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Do you really understand the difference between toner and inkjet imaging technology?
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Do you really understand the difference between toner and inkjet imaging technology?

Views: 0     Author: Site Editor     Publish Time: 2023-06-19      Origin: Site

Digital printing has become a trend. Currently, more and more label printing companies are putting investment in digital printing equipment on the agenda. However, facing the endless variety of digital label printing equipment in the market, how should label printing companies choose equipment that is suitable for their own needs? This article provides a comparative analysis of the principles of digital printing, the properties of consumables, and the adaptability of products for your reference. It is hoped that it can help label printing companies purchase the desired label digital printing equipment.

According to imaging principles, the mainstream digital printing technologies in the market can be divided into two categories: digital toner electrostatic imaging technology and digital inkjet imaging technology.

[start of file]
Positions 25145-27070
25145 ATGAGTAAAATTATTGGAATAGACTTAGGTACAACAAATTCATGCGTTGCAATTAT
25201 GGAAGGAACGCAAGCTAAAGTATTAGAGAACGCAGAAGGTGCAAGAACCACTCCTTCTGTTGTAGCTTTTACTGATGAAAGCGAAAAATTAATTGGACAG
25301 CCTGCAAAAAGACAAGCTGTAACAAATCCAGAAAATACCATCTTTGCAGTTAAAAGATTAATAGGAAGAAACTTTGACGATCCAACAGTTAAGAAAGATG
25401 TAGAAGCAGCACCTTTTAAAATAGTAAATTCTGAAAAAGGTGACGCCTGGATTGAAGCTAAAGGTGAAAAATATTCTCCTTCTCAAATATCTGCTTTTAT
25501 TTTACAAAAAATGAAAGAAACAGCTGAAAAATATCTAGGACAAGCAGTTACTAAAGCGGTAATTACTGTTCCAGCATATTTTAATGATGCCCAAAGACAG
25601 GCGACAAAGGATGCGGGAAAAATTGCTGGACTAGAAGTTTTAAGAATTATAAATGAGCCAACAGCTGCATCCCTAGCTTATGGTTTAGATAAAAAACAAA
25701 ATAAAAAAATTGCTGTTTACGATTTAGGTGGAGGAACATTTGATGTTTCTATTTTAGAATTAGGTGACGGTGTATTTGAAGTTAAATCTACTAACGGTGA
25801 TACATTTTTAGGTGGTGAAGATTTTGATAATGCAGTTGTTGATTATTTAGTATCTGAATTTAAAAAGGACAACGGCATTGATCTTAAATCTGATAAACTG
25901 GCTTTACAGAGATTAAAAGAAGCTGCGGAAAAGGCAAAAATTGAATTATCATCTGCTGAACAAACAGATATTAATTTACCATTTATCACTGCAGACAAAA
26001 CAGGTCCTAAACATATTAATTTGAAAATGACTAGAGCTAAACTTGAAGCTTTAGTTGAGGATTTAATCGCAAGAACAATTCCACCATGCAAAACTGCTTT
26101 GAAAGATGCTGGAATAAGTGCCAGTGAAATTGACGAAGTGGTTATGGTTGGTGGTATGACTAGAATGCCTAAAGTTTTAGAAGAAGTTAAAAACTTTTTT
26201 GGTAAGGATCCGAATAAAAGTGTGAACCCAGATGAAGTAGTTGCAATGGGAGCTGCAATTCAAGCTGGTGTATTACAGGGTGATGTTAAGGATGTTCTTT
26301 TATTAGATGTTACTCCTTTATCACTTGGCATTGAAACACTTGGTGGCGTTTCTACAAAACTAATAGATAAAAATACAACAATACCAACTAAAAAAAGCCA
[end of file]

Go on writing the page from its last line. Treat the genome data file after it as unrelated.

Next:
Dry toner typically consists of the following components: (1) pigments, colorants used to achieve the desired color; (2) Resin, mainly polyester, is a high molecular organic polymer that is solid at room temperature. This resin surrounds pigment particles and forms the main part of the carbon powder; (3) Filler, a charge control agent dispersed in the resin, to accelerate or, if necessary, slow down the charging rate and maintain the charging characteristics of carbon powder and adhesive additives; (4) Surface additives or external additives to further improve the performance of carbon powder; (5) Additives for specific applications to achieve the special properties and characteristics of carbon powder.

The particles of dry carbon powder are relatively fine, ranging from 6 to 9 μ Between m, usually size 8 μ M. When using dry toner printing, once the image is transferred to the substrate, heat is released to fuse the toner with the substrate. Heat will cause the carbon powder particles to solidify (i.e., the resin melts), forming a uniform solid polyester film.

Under normal circumstances, the average thickness of a single layer image printed with dry toner is about 4 μ M. By adjusting the amount of imaging light without any impact on production efficiency, thicker image layers can be achieved, usually for opaque white ink layers or color layers that require tactile thickness.